At the University of Pittsburgh, where Mr. Bauer is studying engineering, students cram into his dormitory lounge every Sunday night to watch the latest episode. But not Mr. Bauer, who was, as of Monday, still about 20 episodes behind. That night, he started binge-viewing so that he can be in the lounge for Sunday’s all-important finale — figuring that if he’s not there to see the ending when everyone else does, someone will spoil it for him.

 

“My friends are telling me it’ll be the best decision of my life,” he said Wednesday night, without even hitting pause during his marathon to talk to a reporter.

 

In its final season, “Breaking Bad” on AMC has become the It Show on cable television. All over the country, converts to the series about a mild-mannered teacher turned drug lord have set aside schoolwork, dishes and laundry to try to catch up on old episodes through Netflix, Amazon, iTunes and other Internet services.

 

The hype around hit television show finales has always been intense, but what has happened with “Breaking Bad” exemplifies a twist in the relationship between the parallel universes of live, linear television (the kind symbolized by Comcast and DirecTV) and on-demand TV (as embodied by Netflix).

 

On-demand services are typically thought to hurt live television viewing. In this case, they are fueling it.

 

“Breaking Bad” made its debut in 2008 to an underwhelming 1.2 million viewers — which would have caused many programming chiefs to drop it. But the show dodged cancellation and slowly built a following — especially once the old episodes were made available en masse on Netflix.

 

By mid-2012, about 2.6 million viewers were watching live episodes; now, as the ending approaches, that total has more than doubled to 6 million, which might be small for a network television show but makes “Breaking Bad” one of the biggest phenomena on cable.

 

“What’s remarkable about this show is we’ve created urgency to see it,” said Charlie Collier, the president of AMC, which has been running a marathon of every episode since Wednesday.

DVDs and, before that, VHS tapes have allowed audiences to catch up on shows for a long time — in fact, the popularity of “Family Guy” DVDs were partly credited with the 2005 revival of the once-canceled Fox animated comedy. But binge-viewing behavior has become much more pronounced in the last few years, mainly because Netflix and services like it have made it so easy to do.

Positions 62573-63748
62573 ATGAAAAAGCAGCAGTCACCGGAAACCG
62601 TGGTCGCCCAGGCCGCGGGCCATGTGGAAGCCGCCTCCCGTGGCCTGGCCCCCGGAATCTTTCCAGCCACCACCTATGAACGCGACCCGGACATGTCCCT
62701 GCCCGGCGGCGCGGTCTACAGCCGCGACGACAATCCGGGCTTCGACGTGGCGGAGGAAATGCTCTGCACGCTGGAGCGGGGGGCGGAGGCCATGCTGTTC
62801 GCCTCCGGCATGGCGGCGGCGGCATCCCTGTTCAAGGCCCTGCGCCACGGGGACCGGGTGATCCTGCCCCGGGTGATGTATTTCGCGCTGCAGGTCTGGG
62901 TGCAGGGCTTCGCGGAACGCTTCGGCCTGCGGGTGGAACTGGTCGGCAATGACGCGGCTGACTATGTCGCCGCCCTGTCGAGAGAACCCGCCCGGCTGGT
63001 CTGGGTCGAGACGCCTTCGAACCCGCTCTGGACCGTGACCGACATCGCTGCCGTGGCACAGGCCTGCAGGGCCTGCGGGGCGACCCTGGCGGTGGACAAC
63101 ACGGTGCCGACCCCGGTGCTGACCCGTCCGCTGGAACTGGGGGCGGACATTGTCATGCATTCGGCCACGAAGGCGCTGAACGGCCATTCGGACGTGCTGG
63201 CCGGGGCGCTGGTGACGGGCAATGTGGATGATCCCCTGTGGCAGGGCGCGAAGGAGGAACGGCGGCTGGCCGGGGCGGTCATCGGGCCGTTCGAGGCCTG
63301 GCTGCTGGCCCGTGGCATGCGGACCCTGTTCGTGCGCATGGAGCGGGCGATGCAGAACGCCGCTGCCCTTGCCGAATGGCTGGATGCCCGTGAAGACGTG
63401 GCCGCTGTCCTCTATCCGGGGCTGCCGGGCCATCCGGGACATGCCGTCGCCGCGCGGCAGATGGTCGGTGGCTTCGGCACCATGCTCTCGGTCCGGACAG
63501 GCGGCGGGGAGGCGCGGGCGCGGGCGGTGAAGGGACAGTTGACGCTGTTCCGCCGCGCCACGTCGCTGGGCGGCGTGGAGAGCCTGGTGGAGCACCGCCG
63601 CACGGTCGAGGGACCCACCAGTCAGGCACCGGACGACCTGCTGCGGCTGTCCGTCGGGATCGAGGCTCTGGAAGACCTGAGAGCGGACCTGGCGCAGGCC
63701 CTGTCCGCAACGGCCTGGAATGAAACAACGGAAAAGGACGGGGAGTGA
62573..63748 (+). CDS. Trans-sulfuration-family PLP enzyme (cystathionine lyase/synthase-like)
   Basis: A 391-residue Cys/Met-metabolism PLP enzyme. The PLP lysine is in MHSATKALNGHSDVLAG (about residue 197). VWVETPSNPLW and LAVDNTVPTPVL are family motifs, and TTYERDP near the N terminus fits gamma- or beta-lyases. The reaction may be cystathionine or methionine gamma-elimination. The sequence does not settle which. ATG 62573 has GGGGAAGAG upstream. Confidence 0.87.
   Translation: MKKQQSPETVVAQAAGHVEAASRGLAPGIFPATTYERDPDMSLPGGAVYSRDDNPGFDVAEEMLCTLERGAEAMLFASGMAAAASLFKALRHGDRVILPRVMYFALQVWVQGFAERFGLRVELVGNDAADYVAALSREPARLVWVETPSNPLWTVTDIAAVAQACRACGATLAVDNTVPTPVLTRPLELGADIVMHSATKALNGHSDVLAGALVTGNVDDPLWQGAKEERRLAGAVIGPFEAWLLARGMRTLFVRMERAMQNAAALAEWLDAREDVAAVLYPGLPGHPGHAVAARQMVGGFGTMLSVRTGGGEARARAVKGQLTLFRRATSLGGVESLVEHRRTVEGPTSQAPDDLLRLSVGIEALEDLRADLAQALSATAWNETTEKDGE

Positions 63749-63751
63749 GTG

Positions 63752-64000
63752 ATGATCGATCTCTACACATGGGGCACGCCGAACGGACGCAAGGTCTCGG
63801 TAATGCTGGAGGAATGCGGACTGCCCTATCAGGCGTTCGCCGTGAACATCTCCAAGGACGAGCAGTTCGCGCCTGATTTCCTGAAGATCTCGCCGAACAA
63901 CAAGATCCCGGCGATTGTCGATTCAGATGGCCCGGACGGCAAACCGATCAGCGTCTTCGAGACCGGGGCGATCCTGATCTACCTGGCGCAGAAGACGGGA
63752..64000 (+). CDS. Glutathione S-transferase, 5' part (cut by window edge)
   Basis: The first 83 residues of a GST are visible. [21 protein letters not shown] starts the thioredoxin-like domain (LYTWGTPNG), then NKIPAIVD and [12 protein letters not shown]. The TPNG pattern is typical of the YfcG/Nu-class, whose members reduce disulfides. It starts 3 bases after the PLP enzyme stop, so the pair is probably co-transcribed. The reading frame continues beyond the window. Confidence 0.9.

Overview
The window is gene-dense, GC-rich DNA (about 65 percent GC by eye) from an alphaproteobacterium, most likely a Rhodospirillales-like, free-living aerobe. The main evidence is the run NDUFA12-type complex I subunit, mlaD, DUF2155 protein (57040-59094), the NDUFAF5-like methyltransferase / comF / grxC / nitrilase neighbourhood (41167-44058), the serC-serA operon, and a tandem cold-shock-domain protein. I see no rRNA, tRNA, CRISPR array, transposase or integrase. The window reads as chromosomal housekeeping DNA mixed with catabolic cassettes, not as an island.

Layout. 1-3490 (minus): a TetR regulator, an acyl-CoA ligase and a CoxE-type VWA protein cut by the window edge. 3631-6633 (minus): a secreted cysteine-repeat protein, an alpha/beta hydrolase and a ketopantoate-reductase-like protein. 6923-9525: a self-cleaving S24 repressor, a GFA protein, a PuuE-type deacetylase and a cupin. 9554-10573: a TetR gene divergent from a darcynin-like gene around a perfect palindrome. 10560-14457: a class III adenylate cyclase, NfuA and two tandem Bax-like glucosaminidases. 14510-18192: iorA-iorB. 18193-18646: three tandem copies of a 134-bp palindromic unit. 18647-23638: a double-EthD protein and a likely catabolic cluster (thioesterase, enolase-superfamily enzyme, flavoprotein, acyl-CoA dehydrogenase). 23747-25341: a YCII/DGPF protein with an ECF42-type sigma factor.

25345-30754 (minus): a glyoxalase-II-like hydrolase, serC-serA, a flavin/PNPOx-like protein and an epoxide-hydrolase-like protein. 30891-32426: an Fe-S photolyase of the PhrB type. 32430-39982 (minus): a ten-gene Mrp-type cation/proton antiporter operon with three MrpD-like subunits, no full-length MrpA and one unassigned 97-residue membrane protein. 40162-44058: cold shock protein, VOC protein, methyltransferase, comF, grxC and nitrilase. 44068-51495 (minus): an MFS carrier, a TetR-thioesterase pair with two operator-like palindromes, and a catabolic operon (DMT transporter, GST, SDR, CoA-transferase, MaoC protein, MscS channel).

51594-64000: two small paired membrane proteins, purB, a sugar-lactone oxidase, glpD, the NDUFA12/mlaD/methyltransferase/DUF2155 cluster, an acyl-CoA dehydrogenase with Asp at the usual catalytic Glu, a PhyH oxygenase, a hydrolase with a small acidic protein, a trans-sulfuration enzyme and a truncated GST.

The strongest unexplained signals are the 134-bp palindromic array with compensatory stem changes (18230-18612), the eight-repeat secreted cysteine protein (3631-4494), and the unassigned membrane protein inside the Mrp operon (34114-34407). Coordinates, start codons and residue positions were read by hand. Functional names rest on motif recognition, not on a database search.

Last Sunday, as “Breaking Bad” was finally winning the television industry’s highest honor, an Emmy award for outstanding drama, the show set a new ratings record for itself — 6.6 million, according to Nielsen — making it the biggest program on cable that night. At the same time, many people were just starting their marathons. According to Netflix, each day for the last two weeks, the most-streamed episode of the show has been the very first one, during which Walter White crystallized methamphetamine for the first time.

 

On Thursday night, K watched that first episode for the first time. Since he's working today, quite obviously, he'll never make it. But gosh darn it, I'm going to get him to try!

 

Over at The Gospel Coalition, writers Chris McNerney and Daniel Lee relate theology to the very broken character of Walter White:

 

In 2008, we were introduced to a high school chemistry teacher who turned drug dealer after being diagnosed with advanced lung cancer. Breaking Bad's Walter White was just an average man who wore unflattering patterned shirts and an awkward mustache. Slowly but surely, however, the mild-mannered husband and father transformed into his alter-ego Heisenberg—the shaved-headed, goatee-sporting prince of crystal meth.

 

And how appropriate his choice of alias, a nod to physicist Werner Heisenberg. Walt is the anthropomorphization of the Nobel laureate's uncertainty principle; loosely speaking, we can know who he is right now, but we cannot be sure from whence he came or where he goes. In The Revolution Was Televised, Alan Sepinwall writes:

 

Walt might start off as a sympathetic character, but [the show's creator Vince] Gilligan knew that there was darkness in his past (we learn that he quit a lucrative business over wounded pride, and later stubbornly chooses to keep cooking meth rather than take money from his ex-partners), and would be far more in the future.

 

When Walt murders a drug dealer in episode three, we see that "this is who Walter White was all along, and it's only his changed circumstances that have revealed him as a man capable of these things," Sepinwall writes.

 

In other words, Walt didn't become broken—Walt was already broken. Broken on the inside by pride, lust for power and greed, all of which was neatly hidden away until circumstances brought the inner being to light. So Walt wasn't a bad person because he manufactured narcotics; he manufactured narcotics because he was a bad person, and the long-term effects of unrepentant sin gradually harden him into a ruthless psychopath.

...

And so, Walt embodies what theologian John Owen mentioned centuries ago in his classic, The Mortification of Sin:

 

When a lust has remained a long time in the heart, corrupting, festering, and poisoning, it brings the soul into a woeful condition. . . . Such a lust will make a deep imprint on the soul. It will make its company a habit in your affections. It will grow so familiar in your mind and conscience that they are not disturbed at its presence as some strange thing. It will so take advantage in such a state that it will often exert itself without you even taking notice of it at all. Unless a serious course and extraordinary course is taken, a person in this state has no grounds to expect that his latter ends shall be peace.

 

I'm going to wrap this post up here. I meant to write a bit about my visit to the little Russian Orthodox church, but I'll save that for a separate post. Hope you have a great weekend, and I'll close this post with Gnarls Barkley's "Who's Gonna Save My Soul", which

Consequence of Sound voted as the fifth best musical moment from "Breaking Bad".

 

Be good. ;-)